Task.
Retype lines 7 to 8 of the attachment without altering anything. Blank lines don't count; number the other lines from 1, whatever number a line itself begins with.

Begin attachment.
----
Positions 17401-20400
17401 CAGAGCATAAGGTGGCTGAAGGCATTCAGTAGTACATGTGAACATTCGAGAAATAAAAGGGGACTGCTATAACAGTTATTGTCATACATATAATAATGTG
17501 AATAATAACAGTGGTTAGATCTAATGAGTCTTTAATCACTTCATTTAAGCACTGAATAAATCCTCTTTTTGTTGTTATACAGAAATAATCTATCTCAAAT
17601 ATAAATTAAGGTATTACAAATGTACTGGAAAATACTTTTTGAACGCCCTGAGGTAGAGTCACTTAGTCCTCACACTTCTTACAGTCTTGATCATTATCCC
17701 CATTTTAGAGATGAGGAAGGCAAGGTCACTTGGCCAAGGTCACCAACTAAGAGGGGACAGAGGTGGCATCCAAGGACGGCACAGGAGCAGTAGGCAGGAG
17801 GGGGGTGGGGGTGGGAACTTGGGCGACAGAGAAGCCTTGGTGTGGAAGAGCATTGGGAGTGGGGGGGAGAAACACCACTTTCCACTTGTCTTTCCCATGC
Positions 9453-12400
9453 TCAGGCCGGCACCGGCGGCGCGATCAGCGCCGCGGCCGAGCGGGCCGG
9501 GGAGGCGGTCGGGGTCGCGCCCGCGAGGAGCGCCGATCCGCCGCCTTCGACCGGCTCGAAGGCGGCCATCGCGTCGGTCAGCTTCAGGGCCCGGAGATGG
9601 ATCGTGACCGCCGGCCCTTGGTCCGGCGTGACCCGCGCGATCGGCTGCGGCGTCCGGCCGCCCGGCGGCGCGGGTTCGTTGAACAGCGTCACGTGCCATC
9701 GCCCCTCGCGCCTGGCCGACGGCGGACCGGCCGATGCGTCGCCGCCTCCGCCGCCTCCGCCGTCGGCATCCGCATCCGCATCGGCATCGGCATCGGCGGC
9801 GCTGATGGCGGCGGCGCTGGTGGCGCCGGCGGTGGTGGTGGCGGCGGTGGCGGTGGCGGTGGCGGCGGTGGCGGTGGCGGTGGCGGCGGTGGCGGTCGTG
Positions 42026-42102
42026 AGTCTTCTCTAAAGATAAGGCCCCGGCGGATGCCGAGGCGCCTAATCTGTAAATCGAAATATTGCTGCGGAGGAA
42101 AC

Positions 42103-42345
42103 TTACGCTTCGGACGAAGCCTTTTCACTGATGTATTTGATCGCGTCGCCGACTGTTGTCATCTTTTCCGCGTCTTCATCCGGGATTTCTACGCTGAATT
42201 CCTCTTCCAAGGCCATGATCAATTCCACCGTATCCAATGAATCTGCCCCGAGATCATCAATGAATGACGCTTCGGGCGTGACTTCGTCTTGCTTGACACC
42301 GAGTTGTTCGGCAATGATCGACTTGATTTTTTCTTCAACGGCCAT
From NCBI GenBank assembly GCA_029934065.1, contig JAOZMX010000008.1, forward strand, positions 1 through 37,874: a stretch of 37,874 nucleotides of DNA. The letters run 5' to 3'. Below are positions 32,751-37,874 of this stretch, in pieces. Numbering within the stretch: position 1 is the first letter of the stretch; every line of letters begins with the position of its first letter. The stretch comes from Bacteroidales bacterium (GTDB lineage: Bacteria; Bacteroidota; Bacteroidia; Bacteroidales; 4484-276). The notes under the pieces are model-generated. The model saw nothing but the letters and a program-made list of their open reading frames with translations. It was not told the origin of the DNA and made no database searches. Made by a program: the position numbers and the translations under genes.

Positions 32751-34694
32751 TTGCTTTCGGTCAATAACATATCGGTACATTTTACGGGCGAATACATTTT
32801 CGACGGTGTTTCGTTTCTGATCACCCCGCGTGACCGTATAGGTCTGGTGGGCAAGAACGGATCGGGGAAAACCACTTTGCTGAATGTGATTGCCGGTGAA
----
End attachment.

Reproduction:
Positions 9453-12400
9453 TCAGGCCGGCACCGGCGGCGCGATCAGCGCCGCGGCCGAGCGGGCCGG